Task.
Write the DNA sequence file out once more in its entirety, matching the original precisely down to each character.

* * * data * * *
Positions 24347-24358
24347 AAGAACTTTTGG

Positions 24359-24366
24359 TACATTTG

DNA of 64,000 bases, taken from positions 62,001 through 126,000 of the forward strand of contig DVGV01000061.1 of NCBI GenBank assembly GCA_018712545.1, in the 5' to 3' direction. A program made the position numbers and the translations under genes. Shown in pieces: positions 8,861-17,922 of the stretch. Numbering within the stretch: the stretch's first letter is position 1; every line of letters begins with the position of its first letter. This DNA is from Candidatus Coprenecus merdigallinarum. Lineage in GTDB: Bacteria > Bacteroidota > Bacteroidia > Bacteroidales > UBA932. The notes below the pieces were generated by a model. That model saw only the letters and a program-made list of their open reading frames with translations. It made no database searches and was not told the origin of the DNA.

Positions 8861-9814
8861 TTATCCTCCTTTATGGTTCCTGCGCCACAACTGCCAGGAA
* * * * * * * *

Positions 24347-24358
24347 AAGAACTTTTGG

Positions 24359-24366
24359 TACATTTG

DNA of 64,000 bases, taken from positions 62,001 through 126,000 of the forward strand of contig DVGV01000061.1 of NCBI GenBank assembly GCA_018712545.1, in the 5' to 3' direction. A program made the position numbers and the translations under genes. Shown in pieces: positions 8,861-17,922 of the stretch. Numbering within the stretch: the stretch's first letter is position 1; every line of letters begins with the position of its first letter. This DNA is from Candidatus Coprenecus merdigallinarum. Lineage in GTDB: Bacteria > Bacteroidota > Bacteroidia > Bacteroidales > UBA932. The notes below the pieces were generated by a model. That model saw only the letters and a program-made list of their open reading frames with translations. It made no database searches and was not told the origin of the DNA.

Positions 8861-9814
8861 TTATCCTCCTTTATGGTTCCTGCGCCACAACTGCCAGGAA